Nicole Sahin (17m 58s):
Working for Samsung is seen as cool, working for Apple, or some big established company with that stability that would show your prospective partner and future in-laws that you’re going to be a stable, reliable, contributing professional as a family member. Employer brand being unknown can make it really hard to recruit in new locations, but there’s a lot that can at least start to be done. Again, everything is transforming to being even more online than it ever was, but employer brand is critical. We all know people want to work for an organization that they’re passionate about.
Nicole Sahin (18m 39s):
Making money or making a salary is no longer the primary or sole objective. That’s just like setting the table. Of course, there has to be food at the table, but making it a beautiful table and making it feel good, there’s so much competition in the market and people are just not going to spend their time and energy on something they don’t feel passionate about. Employer brand is absolutely critical and you also can’t run from it in today’s era of Glassdoor reviews. Employer branding has never been more important, more worth investing in. Yes, it’s absolutely critical to be able to build your team, which is the only way you can build your business.
Matt Alder (19m 23s):
Now you’ve recently authored a best-selling book. Tell us about the book, what it’s about, and why you wrote it.
Nicole Sahin (19m 31s):
Thank you so much. Yes, I just published Global Talent Unleashed, which is a guide to helping executives conquer the world and build a global team beyond their wildest imagination. It’s really about just getting started and why to start to think about building a global team and really a step-by-step guide to how to do it. Where to look for different types of talent, how to manage people in different countries, and what are some of the cross-cultural things that come up as well, some of the legal issues that pop up and arise as you’re hiring all over the globe.
Nicole Sahin (20m 13s):
I tried to cover the top regions and countries of the world where our customers are most often hiring people and encapsulate 20 years of business knowledge into one, easy-to-use guide that will help other executives take their companies global. In writing that, I was supported by my team in capturing a lot of their knowledge as well.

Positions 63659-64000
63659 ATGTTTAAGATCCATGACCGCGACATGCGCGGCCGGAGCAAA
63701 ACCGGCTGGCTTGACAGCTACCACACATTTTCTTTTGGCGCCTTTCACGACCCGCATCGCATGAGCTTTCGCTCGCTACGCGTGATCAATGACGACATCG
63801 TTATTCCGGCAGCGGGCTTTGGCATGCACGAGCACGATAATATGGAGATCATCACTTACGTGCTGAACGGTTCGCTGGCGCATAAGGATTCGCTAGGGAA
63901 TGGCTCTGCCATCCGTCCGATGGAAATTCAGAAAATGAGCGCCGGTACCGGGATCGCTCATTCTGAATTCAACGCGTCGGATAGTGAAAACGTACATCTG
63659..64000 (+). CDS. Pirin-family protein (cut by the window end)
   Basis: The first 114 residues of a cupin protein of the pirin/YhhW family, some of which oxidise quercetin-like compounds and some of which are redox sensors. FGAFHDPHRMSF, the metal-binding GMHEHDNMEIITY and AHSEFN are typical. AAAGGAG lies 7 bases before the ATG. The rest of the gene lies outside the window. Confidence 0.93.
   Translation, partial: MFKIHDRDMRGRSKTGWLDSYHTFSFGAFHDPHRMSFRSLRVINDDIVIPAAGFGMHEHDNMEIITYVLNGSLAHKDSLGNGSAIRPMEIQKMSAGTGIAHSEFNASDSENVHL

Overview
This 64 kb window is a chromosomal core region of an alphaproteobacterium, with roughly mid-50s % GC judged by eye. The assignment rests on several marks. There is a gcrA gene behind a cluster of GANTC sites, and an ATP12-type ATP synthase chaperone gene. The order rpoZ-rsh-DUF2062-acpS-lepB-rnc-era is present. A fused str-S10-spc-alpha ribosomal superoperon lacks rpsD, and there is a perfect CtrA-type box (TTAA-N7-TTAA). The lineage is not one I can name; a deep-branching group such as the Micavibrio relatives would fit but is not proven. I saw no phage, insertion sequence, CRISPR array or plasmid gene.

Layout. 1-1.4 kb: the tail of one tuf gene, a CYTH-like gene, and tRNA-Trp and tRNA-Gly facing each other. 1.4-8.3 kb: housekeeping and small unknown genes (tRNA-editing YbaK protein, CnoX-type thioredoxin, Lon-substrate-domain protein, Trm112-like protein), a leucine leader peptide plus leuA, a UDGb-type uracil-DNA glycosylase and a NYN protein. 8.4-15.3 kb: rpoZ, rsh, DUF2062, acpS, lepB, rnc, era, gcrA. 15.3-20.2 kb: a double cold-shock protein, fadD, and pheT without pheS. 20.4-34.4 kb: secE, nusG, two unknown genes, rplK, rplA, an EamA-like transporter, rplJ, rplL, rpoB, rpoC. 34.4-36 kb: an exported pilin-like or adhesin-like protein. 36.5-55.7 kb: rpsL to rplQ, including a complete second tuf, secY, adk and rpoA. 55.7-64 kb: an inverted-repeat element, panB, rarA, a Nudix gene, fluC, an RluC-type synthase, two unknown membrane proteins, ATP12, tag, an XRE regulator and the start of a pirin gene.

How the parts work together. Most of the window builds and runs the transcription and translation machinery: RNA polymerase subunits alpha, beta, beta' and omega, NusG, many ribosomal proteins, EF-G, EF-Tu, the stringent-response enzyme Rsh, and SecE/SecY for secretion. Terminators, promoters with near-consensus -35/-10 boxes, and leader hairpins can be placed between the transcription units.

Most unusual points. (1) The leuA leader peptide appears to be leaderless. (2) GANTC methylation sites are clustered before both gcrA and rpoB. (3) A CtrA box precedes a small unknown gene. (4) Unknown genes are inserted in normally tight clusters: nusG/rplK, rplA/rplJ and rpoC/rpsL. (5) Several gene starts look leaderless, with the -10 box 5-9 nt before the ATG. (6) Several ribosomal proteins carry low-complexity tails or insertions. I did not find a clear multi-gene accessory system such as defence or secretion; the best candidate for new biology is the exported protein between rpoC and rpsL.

Matt Alder (20m 38s):
Final question. What does the future look like from your perspective? If we were having this conversation again in two years time, what would we be talking about?
Nicole Sahin (20m 46s):
Two years from now, I think there will be a lot of lessons learned as most of the world will have migrated to an online, global, digital world of work where possible. Software companies aren’t going back to the office. I think a few companies have tried it on a tentative basis or said, “We can’t move away from a work-from-home. We have to go back to the offices. Everybody’s vaccinated in a lot of developed countries now and we all have to be at the office.” In this labor market, people do not want to have to go to an office if they don’t have to.
Nicole Sahin (21m 27s):
Of course, there are some jobs that have to be worked in person, restaurants and things like that, but as much as people can work from home, they want to and that is not going to change. This is a one-way effort towards a work-from-home, digital economy. With that work-from-home policies also comes the global world of work. I’m excited to be at the forefront of it. It’s a beautiful thing to witness this transformation in society, and also play a key part in helping our companies execute on their plans to access the entire world of talent.
Nicole Sahin (22m 8s):
I think we’ll also look back on some societal shifts related to it. People being able to be closer to their families, the development of more rural economies, people being closer to their homes, all of which is really exciting and interesting to see both from who we are as people, but also from a business perspective and being part of it.
Matt Alder (22m 33s):
Closing question. Where can people find you and where can they find the book?
Nicole Sahin (22m 37s):
Yes, absolutely. They can find me through my company. It’s globalization-partners.com. My name again is Nicole Sahin. They can find me on LinkedIn and they can find the book on Amazon. It’s called Global Talent Unleashed.
Matt Alder (22m 49s):
Nicole, thank you very much for talking to me.
Nicole Sahin (22m 52s):
Thank you. It was an absolute pleasure to be here.
Matt Alder (22m 56s):
My thanks to Nicole. You can subscribe to this podcast in Apple Podcasts, on Spotify, or via your podcasting app of choice. Please also follow the show on Instagram. You can find us by searching for Recruiting Future. You can search all the past episodes at recruitingfuture.com. On that site, you can also subscribe to the mailing list to get the inside track about everything that’s coming up on the show. Thanks so much for listening. I’ll be back next time and I hope you’ll join me.